miRNA-331-3p directly targets E2F1 and induces growth arrest in human gastric cancer
ABSTRACT Deregulation of E2F1 activity is characteristic of gastric tumorigenesis, which involves in complex molecular mechanisms. microRNA is one of the post-transcriptional regulators for gene expression. Here, we report a member of miR-331 family, miR-331-3p, which was decreased in some kinds of malignancies. However, the biological function of miR-331-3p on gastric cancer is largely unknown. In this study, we screened the expressing levels of miR-331-3p and E2F1 in gastric cancer cell lines. We transfected precursor or inhibitor of miR-331-3p into gastric cancer cells. As results, miR-331-3p is down-regulated in all gastric cancer cell lines by real-time PCR. Over-expression of miR-331-3p blocked G1/S transition on SGC-7901 and AGS cell lines. Introduction of miR-331-3p dramatically suppressed the ability of colony formation and cell growth in vitro by interfering E2F1 activity. Our data highlight an important role of miR-331-3p in cell cycle control by targeting 3'-UTR of cell cycle-related molecule E2F1. We concluded that miR-331-3p is a potential tumor suppressor in gastric cancer. Restoring miR-331-3p in gastric cancer cells revealed potential application in gastric cancer therapy.
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ABSTRACT: The lignan arctigenin (ARG) from the herb Arctium lappa L. possesses anti-cancer activity, however the mechanism of action of ARG has been found to vary among tissues and types of cancer cells. The current study aims to gain insight into the ARG mediated mechanism of action involved in inhibiting proliferation and inducing apoptosis in lung adenocarcinoma cells. This study also delineates the cancer cell specificity of ARG by comparison with its effects on various normal cell lines. ARG selectively arrested the proliferation of cancer cells at the G0/G1 phase through the down-regulation of NPAT protein expression. This down-regulation occurred via the suppression of either cyclin E/CDK2 or cyclin H/CDK7, while apoptosis was induced through the modulation of the Akt-1-related signaling pathway. Furthermore, a GSH synthase inhibitor specifically enhanced the cytotoxicity of ARG against cancer cells, suggesting that the intracellular GSH content was another factor influencing the susceptibility of cancer cells to ARG. These findings suggest that specific cytotoxicity of ARG against lung cancer cells was explained by its selective modulation of the expression of NPAT, which is involved in histone biosynthesis. The cytotoxicity of ARG appeared to be dependent on the intracellular GSH level.Phytomedicine: international journal of phytotherapy and phytopharmacology 09/2013; 21(1). DOI:10.1016/j.phymed.2013.08.003 · 2.88 Impact Factor
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ABSTRACT: Purpose: MicroRNAs (miRNAs) are small endogenous, non-coding, single-stranded RNAs (approximately 22 nt). Accumulating evidence has shown that aberrant miRNA expression is pronounced and correlated with gastric cancer genesis and progression. Materials and Methods: Expression levels of miR-181a-5p in GC tissues and cell lines were assessed by qRT-PCR and tested for correlation with clinical features. In addition, effects of miR-181a-5p on GC cell growth were investigated. Results: Our findings indicate that miR-181a-5p is upregulated in GC, in correlation with lymph node invasion, nerve invasion and vascular invasion (P<0.05). Enforced expression of miR-181a -5p promoted cell proliferation ability. Conclusions: This study suggested that increased miR-181a-5p is related to GC progression. MiR-181a-5p may represent a potential therapeutic target for GC.Asian Pacific journal of cancer prevention: APJCP 06/2013; 14(6):3871-5. DOI:10.7314/APJCP.2013.14.6.3871 · 2.51 Impact Factor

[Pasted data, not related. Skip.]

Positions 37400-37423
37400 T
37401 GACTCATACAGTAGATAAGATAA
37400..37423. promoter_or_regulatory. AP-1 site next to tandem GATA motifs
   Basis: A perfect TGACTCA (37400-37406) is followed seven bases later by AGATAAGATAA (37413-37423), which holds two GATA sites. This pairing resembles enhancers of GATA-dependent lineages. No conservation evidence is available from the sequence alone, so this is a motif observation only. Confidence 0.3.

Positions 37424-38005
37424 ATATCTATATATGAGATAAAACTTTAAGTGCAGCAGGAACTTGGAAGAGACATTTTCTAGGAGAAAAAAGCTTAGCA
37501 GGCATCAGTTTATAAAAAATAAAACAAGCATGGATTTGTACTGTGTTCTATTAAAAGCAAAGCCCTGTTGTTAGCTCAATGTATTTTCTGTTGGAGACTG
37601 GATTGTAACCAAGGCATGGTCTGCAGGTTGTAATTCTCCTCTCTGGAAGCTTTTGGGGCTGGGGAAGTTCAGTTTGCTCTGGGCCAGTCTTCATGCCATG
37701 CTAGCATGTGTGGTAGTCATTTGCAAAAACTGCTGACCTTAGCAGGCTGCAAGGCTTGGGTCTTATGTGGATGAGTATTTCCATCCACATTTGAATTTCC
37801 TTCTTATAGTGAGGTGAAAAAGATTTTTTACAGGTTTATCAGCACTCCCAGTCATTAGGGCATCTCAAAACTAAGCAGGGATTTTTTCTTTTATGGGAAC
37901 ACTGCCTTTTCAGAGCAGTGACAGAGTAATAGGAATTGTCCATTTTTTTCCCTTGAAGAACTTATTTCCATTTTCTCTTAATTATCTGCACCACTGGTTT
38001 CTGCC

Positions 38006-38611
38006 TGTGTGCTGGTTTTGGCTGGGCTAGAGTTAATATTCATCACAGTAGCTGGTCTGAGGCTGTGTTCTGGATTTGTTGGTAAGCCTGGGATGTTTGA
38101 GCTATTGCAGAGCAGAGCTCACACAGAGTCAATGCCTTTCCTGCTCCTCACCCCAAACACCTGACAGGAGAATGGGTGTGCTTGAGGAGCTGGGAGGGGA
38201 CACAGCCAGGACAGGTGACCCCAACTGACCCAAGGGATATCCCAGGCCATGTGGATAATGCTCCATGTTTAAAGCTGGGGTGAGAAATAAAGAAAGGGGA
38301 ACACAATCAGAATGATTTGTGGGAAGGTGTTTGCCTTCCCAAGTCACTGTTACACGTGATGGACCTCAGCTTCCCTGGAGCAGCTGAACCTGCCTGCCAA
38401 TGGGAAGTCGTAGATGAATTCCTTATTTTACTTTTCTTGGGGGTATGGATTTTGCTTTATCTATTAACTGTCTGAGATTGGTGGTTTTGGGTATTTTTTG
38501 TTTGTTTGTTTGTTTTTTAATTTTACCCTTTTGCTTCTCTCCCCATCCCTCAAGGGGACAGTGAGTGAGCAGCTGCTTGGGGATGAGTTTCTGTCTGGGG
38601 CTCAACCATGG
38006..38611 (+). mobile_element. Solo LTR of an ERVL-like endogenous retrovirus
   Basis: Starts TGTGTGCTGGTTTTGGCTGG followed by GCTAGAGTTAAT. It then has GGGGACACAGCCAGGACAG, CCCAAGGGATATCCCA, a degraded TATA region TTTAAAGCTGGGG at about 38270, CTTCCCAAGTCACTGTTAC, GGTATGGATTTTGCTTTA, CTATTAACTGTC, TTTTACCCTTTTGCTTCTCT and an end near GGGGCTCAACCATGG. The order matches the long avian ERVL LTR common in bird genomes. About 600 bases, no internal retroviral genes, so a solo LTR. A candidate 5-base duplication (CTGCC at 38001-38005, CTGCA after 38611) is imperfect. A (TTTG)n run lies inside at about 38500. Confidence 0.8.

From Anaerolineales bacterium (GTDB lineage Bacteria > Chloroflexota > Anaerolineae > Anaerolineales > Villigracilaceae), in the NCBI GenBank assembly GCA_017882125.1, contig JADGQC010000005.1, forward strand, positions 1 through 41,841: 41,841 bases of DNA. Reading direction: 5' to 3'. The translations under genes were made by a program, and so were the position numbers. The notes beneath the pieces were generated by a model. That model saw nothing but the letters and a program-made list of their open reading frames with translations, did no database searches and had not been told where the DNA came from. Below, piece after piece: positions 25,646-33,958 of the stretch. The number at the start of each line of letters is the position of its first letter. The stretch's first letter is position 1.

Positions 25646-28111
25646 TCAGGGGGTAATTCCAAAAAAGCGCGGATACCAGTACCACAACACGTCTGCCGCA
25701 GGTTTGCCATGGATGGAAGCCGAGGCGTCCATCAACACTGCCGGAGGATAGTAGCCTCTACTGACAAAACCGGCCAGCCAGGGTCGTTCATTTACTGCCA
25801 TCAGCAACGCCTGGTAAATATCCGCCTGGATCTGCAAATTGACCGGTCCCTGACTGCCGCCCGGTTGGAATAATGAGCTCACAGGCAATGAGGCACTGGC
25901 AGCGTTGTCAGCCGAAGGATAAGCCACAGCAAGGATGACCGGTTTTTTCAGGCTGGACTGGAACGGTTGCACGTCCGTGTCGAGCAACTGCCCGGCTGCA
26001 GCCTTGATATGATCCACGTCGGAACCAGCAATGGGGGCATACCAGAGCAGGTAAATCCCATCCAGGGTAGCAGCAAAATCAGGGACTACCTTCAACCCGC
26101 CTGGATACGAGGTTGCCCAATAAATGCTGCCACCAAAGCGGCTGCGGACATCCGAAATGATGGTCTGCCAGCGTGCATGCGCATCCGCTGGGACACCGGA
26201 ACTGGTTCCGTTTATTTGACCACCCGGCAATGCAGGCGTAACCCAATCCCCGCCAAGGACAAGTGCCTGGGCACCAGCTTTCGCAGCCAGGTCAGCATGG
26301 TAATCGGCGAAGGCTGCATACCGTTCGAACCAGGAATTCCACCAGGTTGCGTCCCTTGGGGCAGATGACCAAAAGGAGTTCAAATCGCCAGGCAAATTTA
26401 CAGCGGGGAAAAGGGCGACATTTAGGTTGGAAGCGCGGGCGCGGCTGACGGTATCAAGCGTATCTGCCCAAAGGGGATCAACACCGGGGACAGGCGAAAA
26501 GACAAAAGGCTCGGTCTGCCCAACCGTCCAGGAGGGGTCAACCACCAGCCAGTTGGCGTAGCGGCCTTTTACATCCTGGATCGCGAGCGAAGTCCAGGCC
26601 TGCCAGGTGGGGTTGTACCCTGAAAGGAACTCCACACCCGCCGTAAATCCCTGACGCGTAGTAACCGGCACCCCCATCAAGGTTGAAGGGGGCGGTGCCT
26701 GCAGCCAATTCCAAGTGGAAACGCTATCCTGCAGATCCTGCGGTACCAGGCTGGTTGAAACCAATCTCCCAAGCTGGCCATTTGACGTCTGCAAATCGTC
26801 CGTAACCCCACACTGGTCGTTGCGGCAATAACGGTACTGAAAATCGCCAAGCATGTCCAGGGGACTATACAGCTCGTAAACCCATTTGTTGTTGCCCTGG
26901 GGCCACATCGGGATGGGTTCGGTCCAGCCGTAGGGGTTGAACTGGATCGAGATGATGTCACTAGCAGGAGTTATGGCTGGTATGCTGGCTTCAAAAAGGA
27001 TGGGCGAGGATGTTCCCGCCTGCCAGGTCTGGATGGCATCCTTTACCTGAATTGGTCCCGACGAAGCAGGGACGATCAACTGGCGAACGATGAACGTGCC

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ABSTRACT: Chemoresistance is one of the major hurdles to overcome for the successful treatment of breast cancer. At present, there are several mechanisms proposed to explain drug resistance to chemotherapeutic agents, including decreased intracellular drug concentrations, mediated by drug transporters and metabolic enzymes; impaired cellular responses that affect cell cycle arrest, apoptosis, and DNA repair; the induction of signaling pathways that promote the progression of cancer cell populations; perturbations in DNA methylation and histone modifications; and alterations in the availability of drug targets. Both genetic and epigenetic theories have been put forward to explain the mechanisms of drug resistance. Recently, a small non-coding class of RNAs, known as microRNAs, has been identified as master regulators of key genes implicated in mechanisms of chemoresistance. This article reviews the role of microRNAs in regulating chemoresistance and highlights potential therapeutic targets for reversing miRNA-mediated drug resistance. In the future, microRNA-based treatments, in combination with traditional chemotherapy, may be a new strategy for the clinical management of drug-resistant breast cancers.Clinical Epigenetics 08/2011; 2(2):171-185. DOI:10.1007/s13148-011-0040-8 · 6.22 Impact Factor